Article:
EMOTIONAL EATING

I recently had the joy of holding my 2 ½-year-old grandniece while she ate a blueberry ice cream cone on a beautiful day at the Oregon coast.  As I sat in that moment, I tried to think of the last time I saw a woman eating an ice cream cone without guilt, purely for pleasure. While she slowly savored every lick with a smile, I felt sad that so many of us are unable to experience food as we did in childhood.

What if you could eat what you wanted, without any guilt.  What if there were no “forbidden” foods?  Studies have shown that if you let a child eat whatever they want in a 2-week period, they will get the nutrition their body needs - not each day – but within that 2-week period.  (They might eat only oreos for the first two days but they will end up craving the nutrients they need).  You see, children are the experts on physical hunger and that’s the piece we lose touch with when we begin to eat for emotional reasons.

One of the first steps in establishing a healthy relationship with food is relearning how to listen to what your body is craving because the body knows and you can learn to trust it to do its job for you.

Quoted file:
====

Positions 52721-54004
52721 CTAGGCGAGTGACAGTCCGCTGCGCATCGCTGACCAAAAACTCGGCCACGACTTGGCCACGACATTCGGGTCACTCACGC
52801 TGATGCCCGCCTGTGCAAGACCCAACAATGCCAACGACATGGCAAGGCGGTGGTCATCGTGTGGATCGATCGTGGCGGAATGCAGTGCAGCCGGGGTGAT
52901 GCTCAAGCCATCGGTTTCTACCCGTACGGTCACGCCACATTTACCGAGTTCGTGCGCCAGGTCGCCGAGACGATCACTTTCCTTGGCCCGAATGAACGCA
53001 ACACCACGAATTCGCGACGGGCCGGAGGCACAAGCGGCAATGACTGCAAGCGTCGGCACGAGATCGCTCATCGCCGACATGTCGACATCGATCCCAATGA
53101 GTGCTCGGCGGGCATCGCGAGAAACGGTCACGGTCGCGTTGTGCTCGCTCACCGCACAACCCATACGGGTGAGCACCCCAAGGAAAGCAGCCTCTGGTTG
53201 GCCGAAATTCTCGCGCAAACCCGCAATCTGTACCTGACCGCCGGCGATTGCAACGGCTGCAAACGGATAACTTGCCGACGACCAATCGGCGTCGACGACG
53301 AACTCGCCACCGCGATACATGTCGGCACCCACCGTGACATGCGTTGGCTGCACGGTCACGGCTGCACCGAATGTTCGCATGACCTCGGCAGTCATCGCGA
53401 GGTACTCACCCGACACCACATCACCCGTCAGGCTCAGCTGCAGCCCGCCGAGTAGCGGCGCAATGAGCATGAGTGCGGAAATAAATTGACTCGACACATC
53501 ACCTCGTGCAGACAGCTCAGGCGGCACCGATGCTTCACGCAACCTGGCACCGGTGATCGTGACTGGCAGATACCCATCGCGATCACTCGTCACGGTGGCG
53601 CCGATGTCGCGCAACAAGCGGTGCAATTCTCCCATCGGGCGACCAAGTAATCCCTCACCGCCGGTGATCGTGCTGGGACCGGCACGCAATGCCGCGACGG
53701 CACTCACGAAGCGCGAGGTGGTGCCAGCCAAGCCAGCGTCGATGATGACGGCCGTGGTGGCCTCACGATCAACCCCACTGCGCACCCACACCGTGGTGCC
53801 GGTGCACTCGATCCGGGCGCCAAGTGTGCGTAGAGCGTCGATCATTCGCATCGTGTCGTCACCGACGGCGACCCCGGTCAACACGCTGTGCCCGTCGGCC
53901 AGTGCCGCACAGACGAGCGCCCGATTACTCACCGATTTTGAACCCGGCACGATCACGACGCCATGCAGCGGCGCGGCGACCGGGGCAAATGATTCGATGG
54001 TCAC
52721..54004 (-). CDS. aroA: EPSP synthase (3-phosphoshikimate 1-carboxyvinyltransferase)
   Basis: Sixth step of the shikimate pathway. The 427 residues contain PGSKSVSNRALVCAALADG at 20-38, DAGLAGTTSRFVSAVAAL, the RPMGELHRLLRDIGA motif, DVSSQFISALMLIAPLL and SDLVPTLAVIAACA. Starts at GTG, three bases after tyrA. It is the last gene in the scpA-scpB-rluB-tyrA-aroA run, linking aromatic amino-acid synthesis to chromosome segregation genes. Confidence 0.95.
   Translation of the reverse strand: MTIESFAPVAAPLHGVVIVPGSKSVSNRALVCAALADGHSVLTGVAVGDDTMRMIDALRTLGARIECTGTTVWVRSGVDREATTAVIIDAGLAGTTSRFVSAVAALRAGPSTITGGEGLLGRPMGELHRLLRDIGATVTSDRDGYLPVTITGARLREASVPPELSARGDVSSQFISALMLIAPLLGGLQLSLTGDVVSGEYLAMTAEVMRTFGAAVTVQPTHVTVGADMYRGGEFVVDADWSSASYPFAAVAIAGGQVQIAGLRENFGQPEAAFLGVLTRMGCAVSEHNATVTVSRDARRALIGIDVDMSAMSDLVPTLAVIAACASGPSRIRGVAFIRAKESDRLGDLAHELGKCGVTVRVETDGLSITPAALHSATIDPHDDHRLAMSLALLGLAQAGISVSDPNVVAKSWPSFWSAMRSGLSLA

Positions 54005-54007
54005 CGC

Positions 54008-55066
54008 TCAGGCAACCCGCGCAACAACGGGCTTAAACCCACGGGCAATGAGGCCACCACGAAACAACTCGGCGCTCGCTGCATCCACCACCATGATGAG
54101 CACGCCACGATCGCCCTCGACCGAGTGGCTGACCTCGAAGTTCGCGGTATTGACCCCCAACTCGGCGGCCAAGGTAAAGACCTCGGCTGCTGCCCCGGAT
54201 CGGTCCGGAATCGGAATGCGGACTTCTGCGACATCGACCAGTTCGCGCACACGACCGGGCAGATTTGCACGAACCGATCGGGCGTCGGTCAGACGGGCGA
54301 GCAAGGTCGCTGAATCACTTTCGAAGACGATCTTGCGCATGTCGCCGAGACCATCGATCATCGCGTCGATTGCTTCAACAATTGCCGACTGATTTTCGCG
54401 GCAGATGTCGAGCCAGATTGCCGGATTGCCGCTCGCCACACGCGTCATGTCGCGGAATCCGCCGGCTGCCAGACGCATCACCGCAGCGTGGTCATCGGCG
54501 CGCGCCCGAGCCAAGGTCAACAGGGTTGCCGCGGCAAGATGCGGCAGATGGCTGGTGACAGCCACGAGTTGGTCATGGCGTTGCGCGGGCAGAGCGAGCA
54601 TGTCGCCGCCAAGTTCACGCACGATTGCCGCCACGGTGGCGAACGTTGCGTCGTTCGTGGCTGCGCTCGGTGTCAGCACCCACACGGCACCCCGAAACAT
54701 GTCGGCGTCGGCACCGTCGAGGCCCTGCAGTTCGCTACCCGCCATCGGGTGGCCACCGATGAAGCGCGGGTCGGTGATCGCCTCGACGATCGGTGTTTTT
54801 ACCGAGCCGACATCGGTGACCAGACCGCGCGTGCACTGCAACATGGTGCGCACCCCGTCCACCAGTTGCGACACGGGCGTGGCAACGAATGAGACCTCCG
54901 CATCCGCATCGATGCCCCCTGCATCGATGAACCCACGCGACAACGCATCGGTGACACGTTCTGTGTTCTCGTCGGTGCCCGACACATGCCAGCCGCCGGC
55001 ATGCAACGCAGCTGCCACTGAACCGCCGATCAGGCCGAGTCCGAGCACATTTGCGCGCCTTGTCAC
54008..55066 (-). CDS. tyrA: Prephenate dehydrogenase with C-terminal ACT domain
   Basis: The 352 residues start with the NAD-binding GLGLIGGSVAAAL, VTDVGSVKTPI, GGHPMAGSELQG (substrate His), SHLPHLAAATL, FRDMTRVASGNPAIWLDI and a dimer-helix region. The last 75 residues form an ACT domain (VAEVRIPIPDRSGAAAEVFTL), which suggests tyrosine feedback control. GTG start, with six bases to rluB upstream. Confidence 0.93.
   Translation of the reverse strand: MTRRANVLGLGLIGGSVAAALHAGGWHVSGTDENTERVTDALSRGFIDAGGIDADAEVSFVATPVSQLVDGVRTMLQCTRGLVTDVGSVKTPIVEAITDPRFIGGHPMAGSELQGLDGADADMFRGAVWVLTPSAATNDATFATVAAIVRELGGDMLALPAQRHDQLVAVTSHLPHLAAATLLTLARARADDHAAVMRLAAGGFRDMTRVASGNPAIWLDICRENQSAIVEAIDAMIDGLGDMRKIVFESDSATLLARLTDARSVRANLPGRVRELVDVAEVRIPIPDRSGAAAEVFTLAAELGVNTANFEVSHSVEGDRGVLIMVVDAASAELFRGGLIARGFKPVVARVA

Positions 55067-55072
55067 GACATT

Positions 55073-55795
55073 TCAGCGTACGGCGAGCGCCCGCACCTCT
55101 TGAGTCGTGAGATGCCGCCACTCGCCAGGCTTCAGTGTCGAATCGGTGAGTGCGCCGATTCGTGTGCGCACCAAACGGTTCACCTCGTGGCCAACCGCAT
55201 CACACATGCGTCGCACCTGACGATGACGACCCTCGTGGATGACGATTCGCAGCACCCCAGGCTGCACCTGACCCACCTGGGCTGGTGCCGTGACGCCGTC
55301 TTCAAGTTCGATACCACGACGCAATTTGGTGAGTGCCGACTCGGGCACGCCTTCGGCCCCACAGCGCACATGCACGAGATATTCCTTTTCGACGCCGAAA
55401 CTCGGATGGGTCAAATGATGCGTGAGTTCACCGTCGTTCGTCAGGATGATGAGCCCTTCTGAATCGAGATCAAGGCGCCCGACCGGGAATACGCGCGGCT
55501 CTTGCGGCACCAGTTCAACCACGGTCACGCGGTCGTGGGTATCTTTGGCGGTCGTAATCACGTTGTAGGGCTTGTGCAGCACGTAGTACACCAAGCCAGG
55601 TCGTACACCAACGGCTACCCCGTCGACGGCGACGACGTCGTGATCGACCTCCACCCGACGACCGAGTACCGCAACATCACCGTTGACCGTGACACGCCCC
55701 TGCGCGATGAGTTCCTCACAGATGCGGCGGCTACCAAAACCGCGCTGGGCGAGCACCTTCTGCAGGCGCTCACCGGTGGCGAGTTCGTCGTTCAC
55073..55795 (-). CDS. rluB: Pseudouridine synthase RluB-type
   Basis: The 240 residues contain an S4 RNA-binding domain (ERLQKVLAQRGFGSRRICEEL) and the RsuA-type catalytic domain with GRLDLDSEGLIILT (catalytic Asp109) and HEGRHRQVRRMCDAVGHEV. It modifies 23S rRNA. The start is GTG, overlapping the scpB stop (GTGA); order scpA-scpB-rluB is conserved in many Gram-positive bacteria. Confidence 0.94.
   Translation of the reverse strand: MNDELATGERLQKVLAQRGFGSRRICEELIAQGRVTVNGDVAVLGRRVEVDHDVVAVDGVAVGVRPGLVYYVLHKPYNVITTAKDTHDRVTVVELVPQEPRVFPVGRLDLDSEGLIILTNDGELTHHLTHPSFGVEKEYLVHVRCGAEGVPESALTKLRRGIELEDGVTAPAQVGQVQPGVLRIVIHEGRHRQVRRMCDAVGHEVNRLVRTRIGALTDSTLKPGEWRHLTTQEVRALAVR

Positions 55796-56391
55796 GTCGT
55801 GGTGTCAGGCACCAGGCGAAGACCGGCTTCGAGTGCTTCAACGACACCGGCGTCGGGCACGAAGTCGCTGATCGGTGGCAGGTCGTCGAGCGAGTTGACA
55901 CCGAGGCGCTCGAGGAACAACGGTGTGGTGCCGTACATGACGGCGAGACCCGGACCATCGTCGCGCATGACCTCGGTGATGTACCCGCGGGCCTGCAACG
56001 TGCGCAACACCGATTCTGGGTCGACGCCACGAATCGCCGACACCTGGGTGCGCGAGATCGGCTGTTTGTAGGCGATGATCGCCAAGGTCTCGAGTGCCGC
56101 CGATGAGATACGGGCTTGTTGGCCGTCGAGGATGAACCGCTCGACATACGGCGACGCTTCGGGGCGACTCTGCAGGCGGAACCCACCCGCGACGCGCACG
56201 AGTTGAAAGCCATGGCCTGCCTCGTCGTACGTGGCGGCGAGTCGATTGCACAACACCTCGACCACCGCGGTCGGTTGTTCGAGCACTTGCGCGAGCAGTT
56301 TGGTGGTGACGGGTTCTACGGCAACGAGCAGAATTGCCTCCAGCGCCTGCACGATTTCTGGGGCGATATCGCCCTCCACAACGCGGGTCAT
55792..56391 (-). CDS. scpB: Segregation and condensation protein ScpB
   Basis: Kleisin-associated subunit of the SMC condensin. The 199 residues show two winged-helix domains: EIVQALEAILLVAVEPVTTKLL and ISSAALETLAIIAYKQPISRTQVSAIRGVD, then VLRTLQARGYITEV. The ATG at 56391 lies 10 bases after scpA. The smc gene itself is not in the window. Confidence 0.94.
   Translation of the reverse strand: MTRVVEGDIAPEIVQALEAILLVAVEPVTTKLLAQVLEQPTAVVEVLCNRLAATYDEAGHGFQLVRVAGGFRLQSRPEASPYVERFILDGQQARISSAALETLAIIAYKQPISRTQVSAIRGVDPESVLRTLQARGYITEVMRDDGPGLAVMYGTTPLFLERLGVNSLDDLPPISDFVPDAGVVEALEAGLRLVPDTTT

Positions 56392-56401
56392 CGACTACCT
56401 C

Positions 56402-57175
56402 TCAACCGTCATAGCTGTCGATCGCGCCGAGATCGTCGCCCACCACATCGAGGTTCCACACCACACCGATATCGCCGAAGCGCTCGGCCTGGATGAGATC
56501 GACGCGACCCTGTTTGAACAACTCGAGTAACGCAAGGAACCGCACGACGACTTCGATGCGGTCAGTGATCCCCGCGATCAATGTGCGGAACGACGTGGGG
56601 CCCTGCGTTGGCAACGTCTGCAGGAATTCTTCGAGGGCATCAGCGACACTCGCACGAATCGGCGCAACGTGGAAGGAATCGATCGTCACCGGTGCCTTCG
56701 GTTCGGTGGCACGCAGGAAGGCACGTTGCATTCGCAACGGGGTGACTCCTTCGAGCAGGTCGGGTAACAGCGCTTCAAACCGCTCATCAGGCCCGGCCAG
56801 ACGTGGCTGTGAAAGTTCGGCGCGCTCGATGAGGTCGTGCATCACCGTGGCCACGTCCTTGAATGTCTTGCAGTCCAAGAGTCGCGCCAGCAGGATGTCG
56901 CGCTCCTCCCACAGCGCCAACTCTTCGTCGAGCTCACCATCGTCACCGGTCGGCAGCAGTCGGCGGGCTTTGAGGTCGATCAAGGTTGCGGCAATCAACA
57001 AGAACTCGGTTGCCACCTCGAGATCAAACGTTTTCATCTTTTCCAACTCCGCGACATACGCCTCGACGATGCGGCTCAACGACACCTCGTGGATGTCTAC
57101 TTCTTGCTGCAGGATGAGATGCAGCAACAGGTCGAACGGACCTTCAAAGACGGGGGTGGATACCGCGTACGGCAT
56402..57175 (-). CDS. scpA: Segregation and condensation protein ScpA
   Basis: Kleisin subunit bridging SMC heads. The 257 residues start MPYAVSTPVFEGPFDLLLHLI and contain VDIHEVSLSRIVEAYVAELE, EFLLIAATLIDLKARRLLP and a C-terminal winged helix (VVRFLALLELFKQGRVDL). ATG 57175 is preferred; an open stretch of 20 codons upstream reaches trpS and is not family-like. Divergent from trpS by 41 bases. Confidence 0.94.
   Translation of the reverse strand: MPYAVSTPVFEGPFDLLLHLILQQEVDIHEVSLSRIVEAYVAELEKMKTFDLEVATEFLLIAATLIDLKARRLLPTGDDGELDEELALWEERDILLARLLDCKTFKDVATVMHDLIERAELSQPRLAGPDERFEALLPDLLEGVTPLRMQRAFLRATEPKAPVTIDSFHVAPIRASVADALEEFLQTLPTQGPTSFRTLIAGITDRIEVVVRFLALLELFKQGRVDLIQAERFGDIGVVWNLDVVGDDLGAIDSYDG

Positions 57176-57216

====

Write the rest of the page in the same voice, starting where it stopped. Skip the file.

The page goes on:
Many of my clients (without medical dietary restrictions) have found it helpful when I instruct them to choose their favorite forbidden food (donuts, chocolate, chips?) and then give themselves permission to eat as much of it as they wish in a one-week period – for breakfast, lunch and dinner if they so desire.  Counterintuitive, yes, but you will be surprised by what you notice. Try it and pay attention to what your body tells you. It could alter your relationship with food and, ultimately, with yourself.

Resources: When Food is Love, by Geneen Roth

Girl Eating Ice Cream
Life Itself is the Perfect Binge
— Julia Child